Analysis of Literary Devices Used in Song of Solomon Chapter 2
This Song of Solomon Chapter 2 shows the use of various literary devices intended to enhance the impact of its text. Some of the major literary devices used in this religious piece are as follows.
- Alliteration: This is the repetition of consonant sounds at the beginning of words. For example, “and the vines with the tender grape give a good smell” (Line 13) shows the repetition of the /v/ and /s/ sound, creating alliterative effects.
- Apostrophe: It is a figure of speech in which the speaker addresses an absent or imaginary person or thing. For example, “Stay me with flagons, comfort me with apples” (Line 5) shows the speaker making his request for comfort, although no one is physically present.
- Hyperbole: It is a deliberate exaggeration for emphasis or dramatic effect. For example, “for I am sick of love” (Line 5) shows the speaker using hyperbole to express the intensity of these feelings.
- Imagery: It is the use of vivid and descriptive language to create sensory experiences. For example, “His left hand is under my head, and his right hand doth embrace me” (Line 6) shows images, portraying physical proximity and intimacy between the speaker and his beloved.
- Metaphor: It is a figure of speech that makes a comparison between two different things without using “like” or “as.” For example, “I am the rose of Sharon, and the lily of the valleys” (Line 1) shows the speaker comparing himself to flowers, symbolizing beauty, grace, and significance. It is also a good use of symbols.
- Personification: It is attributing human characteristics to inanimate objects or abstract ideas. For example, “the voice of the turtle is heard in our land” (Line 12) shows the turtle is personified as it is attributed to have human quality of voice.
- Repetition: It is the recurrence of words, phrases, or sounds for emphasis or rhythmic effect. For example, “Arise, my love, my fair one, and come away” (Line 13) shows the repetition of the word “love” or the phrase “my love” at several places to indicate the speaker’s invitation and longing for his beloved.
- Simile: It is a figure of speech that compares two different things using “like” or “as.” For example, “As the lily among thorns, so is my love among the daughters” (Line 2) shows this simile comparing the unique and exceptional nature of the speaker’s love to the lily among thorns.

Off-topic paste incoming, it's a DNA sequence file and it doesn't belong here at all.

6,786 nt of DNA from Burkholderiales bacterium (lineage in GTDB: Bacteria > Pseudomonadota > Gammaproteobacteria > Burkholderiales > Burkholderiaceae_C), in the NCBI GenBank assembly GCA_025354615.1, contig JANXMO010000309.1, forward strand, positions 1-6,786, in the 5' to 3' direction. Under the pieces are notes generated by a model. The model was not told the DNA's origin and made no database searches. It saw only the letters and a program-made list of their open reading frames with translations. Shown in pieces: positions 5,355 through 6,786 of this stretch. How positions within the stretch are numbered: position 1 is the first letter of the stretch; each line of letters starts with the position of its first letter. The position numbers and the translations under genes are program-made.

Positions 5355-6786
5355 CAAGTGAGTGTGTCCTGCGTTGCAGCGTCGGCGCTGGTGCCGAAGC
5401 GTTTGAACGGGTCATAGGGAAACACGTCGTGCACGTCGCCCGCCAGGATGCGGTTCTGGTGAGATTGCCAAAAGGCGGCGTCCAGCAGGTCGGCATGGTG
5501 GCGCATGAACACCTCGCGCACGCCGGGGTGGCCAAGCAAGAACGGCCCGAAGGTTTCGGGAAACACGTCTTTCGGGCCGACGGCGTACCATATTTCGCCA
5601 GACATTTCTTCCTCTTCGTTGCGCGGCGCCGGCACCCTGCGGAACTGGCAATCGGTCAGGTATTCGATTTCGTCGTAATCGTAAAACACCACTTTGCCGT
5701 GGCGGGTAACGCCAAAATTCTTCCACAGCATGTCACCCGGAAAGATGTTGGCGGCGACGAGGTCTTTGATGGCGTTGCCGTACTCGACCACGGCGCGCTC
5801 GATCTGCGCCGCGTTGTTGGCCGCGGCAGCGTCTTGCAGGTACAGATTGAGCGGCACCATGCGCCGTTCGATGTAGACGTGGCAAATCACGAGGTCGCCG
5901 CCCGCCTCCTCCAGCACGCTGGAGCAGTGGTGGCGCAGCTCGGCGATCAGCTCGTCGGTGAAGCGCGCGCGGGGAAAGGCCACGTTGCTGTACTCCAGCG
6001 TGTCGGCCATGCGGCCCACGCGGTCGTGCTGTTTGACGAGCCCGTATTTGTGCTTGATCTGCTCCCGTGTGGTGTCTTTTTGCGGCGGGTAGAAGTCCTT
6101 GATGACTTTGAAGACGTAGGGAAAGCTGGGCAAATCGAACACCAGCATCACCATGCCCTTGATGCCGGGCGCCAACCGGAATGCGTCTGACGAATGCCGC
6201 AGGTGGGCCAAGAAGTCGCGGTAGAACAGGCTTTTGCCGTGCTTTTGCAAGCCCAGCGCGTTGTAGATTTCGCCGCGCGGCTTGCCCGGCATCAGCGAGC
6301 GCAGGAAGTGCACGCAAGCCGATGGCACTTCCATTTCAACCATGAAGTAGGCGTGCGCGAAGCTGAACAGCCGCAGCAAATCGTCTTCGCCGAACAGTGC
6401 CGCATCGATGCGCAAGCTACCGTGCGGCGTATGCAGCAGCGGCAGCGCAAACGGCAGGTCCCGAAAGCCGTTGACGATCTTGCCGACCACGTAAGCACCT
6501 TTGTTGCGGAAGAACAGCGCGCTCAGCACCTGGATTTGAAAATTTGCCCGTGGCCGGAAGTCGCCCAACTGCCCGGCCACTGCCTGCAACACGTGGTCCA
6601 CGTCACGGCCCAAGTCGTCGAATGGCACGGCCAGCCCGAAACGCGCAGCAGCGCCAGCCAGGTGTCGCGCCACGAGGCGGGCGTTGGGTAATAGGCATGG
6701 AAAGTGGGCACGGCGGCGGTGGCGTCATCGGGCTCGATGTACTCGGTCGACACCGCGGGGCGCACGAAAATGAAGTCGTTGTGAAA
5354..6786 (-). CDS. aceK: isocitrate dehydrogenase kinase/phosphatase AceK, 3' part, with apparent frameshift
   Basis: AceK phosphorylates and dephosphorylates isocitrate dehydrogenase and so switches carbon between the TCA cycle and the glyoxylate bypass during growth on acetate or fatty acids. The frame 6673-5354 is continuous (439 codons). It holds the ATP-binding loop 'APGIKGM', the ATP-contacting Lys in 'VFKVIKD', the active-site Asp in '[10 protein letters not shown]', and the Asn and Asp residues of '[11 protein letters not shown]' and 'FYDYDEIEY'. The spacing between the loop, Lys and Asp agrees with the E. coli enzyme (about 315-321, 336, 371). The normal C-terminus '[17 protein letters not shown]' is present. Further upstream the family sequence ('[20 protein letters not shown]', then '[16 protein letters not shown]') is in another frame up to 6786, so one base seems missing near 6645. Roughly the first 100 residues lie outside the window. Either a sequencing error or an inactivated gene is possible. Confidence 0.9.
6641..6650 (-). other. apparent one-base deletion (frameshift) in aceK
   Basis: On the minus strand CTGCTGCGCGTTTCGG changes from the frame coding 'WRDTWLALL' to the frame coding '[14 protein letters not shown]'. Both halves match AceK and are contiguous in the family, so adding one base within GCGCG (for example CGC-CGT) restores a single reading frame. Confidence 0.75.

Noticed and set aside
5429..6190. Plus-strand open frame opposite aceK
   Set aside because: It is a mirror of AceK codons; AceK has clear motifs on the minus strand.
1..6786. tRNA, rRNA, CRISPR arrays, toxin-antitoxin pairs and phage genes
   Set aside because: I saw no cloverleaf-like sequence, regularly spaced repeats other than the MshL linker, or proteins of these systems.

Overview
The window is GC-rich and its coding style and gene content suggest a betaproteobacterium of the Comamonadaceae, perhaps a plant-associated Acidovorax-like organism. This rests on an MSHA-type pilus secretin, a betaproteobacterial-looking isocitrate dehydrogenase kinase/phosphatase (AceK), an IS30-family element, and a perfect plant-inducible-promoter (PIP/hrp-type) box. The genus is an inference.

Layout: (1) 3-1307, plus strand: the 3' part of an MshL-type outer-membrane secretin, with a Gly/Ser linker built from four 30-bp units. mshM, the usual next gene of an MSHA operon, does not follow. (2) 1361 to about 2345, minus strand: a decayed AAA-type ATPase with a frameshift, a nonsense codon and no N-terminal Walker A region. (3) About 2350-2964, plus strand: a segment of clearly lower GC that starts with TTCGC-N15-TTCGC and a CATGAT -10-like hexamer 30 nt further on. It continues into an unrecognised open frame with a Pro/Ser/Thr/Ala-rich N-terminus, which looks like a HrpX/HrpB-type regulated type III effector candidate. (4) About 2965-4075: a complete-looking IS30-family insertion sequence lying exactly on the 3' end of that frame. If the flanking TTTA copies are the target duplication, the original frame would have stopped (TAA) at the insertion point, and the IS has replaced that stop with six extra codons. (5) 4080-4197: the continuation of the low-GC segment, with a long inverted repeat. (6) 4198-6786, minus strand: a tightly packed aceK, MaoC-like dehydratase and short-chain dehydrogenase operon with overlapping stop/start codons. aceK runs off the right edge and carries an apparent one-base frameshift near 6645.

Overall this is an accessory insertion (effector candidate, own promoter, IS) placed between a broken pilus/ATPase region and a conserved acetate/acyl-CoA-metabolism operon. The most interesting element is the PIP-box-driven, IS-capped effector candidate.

- Symbolism: It is the use of symbols to represent ideas or qualities. For example, “He brought me to the banqueting house, and his banner over me was love” (Line 4) shows the banqueting house and the banner symbolizing the love of the speaker.
Analysis of Poetic Devices Used in Song of Solomon Chapter 2
Poetic and literary devices are the same, but a few are used only in poetry. Here is an analysis of some of the poetic devices used in this poem.
- Diction: It is the choice and use of words in a literary work. The author’s choice of words, such as “flagons,” “comfort,” and “sick of love,” shows the use of loving and emotional diction.
- Meter: It is the rhythmic pattern of stressed and unstressed syllables in a line of poetry. The song does not adhere to a specific metrical pattern throughout; it contains a rhythmic flow with variations in the length and stress of syllables.
- Text: “Song of Solomon Chapter 2” is a lyrical text characterized by the expression of the speaker’s emotions, feelings, and personal experiences.
- Tone: It is the attitude or mood conveyed by the speaker or writer. The tone in “Song of Solomon Chapter 2” is passionate, exciting, and cheerful.
Quotes to be Used
This quote is appropriate to use on various romantic occasions, such as weddings and anniversaries, or to express love and admiration to a significant other.
i am the rose of Sharon, and the lily of the valleys.” (Song of Solomon 2:1)